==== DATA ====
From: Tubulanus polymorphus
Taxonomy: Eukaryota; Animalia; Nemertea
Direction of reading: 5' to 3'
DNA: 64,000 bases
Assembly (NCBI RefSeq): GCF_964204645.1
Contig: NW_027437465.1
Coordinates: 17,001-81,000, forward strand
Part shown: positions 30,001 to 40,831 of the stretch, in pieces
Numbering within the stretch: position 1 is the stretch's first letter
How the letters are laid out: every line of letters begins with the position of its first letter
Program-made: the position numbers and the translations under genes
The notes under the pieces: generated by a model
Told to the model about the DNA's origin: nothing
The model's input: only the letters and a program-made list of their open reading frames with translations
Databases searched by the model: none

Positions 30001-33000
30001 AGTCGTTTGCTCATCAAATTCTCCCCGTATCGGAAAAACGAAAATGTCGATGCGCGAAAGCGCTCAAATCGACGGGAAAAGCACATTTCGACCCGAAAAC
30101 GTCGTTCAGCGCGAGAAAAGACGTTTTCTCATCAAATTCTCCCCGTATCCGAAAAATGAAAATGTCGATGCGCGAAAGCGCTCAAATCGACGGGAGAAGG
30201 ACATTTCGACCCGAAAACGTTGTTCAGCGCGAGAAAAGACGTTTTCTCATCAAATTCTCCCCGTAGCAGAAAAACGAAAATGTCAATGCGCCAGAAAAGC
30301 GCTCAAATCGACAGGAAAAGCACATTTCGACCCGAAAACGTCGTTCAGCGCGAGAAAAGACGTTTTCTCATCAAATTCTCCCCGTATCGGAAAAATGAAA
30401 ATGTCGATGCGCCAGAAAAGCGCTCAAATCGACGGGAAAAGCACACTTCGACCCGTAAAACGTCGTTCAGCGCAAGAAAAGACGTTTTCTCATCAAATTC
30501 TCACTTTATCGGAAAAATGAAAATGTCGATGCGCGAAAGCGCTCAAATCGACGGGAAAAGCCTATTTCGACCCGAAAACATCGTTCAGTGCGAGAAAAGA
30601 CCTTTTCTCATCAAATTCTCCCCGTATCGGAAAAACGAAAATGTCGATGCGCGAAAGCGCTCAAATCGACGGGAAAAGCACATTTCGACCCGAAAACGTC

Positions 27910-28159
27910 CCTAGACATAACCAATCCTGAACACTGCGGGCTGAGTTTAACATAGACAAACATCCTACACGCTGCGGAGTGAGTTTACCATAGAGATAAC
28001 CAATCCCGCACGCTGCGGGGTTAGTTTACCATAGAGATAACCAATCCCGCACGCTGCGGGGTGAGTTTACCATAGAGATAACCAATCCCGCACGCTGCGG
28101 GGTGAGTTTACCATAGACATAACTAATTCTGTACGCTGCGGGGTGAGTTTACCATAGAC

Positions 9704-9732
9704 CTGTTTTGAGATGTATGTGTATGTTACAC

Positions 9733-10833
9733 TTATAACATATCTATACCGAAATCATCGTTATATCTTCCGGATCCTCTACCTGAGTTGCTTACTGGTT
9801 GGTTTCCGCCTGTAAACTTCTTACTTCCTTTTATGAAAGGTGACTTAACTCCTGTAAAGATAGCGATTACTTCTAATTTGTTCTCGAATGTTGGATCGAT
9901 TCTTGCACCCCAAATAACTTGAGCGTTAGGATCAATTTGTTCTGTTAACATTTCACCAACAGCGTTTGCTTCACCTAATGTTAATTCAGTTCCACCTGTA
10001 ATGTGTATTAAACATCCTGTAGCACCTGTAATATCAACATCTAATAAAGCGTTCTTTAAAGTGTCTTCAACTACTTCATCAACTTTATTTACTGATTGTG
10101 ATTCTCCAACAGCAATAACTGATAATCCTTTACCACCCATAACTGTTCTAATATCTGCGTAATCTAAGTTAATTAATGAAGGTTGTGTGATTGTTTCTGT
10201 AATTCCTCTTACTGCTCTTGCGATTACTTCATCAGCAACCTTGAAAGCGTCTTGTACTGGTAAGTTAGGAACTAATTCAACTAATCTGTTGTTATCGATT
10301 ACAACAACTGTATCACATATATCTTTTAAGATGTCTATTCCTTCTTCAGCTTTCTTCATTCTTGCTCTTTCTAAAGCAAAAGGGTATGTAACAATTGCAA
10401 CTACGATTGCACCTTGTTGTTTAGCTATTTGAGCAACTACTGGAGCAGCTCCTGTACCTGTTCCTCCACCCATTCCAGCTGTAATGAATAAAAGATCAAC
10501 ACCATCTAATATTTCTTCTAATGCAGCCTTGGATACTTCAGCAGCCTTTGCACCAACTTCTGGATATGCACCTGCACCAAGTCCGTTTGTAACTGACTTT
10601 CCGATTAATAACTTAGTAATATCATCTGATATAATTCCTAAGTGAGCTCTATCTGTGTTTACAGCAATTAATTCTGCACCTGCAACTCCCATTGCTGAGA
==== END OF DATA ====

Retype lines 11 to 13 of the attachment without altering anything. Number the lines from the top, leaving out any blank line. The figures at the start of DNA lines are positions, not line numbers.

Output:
Program-made: the position numbers and the translations under genes
The notes under the pieces: generated by a model
Told to the model about the DNA's origin: nothing